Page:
RS Country Music Picks for the Week of March 15th
Whether it’s coming out of Nashville, New York, L.A., or points in between, there’s no shortage of fresh tunes, especially from artists who have yet to become household names. Rolling Stone Country selects some of the best new music releases from country and Americana artists. (Check out last week’s best songs.)
Zach Schmidt, “I Can’t Dance”
Nashville-by-way-of-Pittsburgh songwriter Zach Schmidt is backed by members of Jason Isbell’s 400 Unit on his upcoming album Raise a Banner, produced by 400 Unit guitarist Sadler Vaden (who also turned the knobs for Morgan Wade’s anticipated debut). Schmidt offers a taste of the sprawling Raise a Banner, due April 16th, with this nimble heartland-rock number that belies its title. It’s not two left feet Schmidt is reckoning with, but the cold hard truth: he knows he’s nothing without his lover.
Caroline Jones, “Come In (But Don’t Make Yourself Comfortable)”
Caroline Jones follows in the grand tradition of country kiss-offs like “Blame It on Your Heart” and “Walk On Out of My Mind” with this cleverly titled barn-burner, which welcomes a suitor’s advances, but only to a degree: “‘Cause I don’t know if I’m gonna like you for long,” Jones warns with a hint of Shania. A frequent tourmate of Zac Brown and Jimmy Buffett, Jones (who is also a fleet-fingered guitarist) is working on her second album, the follow-up to 2018’s Bare Feet.
Ida Mae, featuring Marcus King, “Click Click Domino”
Husband-wife duo Ida Mae have announced their new album Click Click Domino for July 16th and its title track is a scorcher. With guitar assistance from shred wizard Marcus King, the tune is a heaving mass of scuzzy blues-rock riffs and thunderous drums that indicts social media for its isolating, alienating effects. “Pretty as a cupcake/Cheap as a deep fake, come on,” snarl Chris and Stephanie Jean Turpin in eerie harmony. Somewhere, Jack White is busy looking for new amp settings.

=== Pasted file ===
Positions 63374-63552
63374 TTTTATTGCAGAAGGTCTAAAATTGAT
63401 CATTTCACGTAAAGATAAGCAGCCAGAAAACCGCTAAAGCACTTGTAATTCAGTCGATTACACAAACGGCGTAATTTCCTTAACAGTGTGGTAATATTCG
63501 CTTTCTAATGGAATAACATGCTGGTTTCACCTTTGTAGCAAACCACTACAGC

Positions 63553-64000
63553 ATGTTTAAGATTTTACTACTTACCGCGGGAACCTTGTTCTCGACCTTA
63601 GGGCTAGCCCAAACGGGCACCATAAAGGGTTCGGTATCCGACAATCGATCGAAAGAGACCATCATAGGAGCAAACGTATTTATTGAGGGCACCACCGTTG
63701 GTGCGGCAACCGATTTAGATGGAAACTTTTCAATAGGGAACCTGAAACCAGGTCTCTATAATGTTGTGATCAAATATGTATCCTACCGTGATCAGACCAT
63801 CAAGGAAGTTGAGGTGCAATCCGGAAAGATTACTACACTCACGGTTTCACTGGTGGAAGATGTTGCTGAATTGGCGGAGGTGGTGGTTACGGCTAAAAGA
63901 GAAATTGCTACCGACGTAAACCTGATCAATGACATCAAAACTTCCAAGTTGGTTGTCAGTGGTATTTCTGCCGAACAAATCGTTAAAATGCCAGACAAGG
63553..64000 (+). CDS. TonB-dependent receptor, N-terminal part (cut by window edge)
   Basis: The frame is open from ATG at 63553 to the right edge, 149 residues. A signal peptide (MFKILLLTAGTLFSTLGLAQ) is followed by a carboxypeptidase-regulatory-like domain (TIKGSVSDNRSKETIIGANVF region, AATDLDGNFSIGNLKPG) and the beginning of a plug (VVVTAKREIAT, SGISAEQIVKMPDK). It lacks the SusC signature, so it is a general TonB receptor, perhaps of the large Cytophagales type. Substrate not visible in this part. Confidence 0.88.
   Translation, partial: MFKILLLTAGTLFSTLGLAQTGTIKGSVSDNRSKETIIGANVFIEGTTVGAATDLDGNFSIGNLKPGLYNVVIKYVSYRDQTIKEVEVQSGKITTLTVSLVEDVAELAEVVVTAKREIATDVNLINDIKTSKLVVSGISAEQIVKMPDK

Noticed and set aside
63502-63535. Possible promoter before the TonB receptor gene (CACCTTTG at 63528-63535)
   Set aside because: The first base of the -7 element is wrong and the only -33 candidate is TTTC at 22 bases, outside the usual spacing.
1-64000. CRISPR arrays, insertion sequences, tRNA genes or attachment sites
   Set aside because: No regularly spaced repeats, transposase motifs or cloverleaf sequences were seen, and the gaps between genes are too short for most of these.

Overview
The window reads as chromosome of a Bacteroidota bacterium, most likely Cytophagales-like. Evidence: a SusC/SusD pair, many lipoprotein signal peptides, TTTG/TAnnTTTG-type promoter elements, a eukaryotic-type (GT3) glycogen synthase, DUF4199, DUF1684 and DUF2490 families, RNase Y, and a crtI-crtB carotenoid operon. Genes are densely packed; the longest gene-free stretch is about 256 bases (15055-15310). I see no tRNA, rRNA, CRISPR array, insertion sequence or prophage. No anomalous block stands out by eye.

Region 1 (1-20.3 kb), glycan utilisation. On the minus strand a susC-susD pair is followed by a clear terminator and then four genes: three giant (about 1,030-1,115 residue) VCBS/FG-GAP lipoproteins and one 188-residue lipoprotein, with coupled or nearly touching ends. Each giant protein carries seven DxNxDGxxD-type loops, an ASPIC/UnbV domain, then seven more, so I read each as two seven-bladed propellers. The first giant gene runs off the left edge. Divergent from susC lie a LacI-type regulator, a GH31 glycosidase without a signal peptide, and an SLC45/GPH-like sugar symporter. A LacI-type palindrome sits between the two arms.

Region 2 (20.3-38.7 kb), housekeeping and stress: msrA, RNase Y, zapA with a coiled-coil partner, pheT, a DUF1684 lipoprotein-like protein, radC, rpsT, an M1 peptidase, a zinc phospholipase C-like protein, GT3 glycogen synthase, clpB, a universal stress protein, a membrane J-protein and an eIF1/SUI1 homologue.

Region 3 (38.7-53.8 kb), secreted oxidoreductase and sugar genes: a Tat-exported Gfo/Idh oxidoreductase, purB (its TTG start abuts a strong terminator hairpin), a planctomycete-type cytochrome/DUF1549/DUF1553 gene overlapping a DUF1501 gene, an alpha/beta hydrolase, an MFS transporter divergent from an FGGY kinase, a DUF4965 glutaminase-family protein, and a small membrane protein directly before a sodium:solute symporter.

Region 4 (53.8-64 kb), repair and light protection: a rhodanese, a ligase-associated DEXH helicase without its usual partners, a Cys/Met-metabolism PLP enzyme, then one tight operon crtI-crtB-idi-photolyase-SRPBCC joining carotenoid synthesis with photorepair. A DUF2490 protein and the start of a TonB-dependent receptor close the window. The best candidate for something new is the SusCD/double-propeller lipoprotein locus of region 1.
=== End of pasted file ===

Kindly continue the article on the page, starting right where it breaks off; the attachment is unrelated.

Kyle Daniel, “Hollerin’ Hills”
Last fall, Kyle Daniel took his band to Muscle Shoals to tap into the musical magic of the region and emerged with a record that mixes his Kentucky country vibes with Allmans soul. There’s no release date just yet, but he’s been teasing stripped-down versions of key tracks, including the devastating hard-times lament “Hollerin’ Hills.” Here, Daniel’s husky voice takes center stage as he paints a bleak picture of what happens to a community when the work dries up. “Lost all the jobs, but still getting bills,” he preaches, “and can’t see the doctor/cause ya can’t pay for pills.”
Esther Rose, “Songs Remain”
“I am glad it was you who broke my heart,” admits Esther Rose in “Songs Remain,” a smart dissertation on what we learn from the busted relationships that litter our past. According to the New Orleans songwriter, elements of those ex-loves — like the “country boy through and through” she addresses here — live on. Backed by simple acoustic guitar, Rose exudes confidence and she’s unafraid to get self-referential. “You may not know a wild rose,” she sings, “but she needs a lot of room to grow.” Her latest album, How Many Times, arrives March 26th.
Adeem the Artist, “Cast-Iron Pansexual”
Adeem the Artist is a Knoxville, Tennessee-based singer-songwriter and their debut album Cast-Iron Pansexual lives up to its title with explorations of sexuality and gender expression that are equally clever and poignant. On the album’s banjo-driven title track, Adeem stakes out their place as a born Southerner armed with a radical outlook and a brain that won’t just ease up. “I’m a Marxist marching on oligarchs and a connoisseur of cornbread,” they sing, envisioning the path to a South that’s made for all of us.
The Hold Steady Are Ready to Spread Their 'Gospel' in New 20th Anniversary Book
- Rock and Roll Memories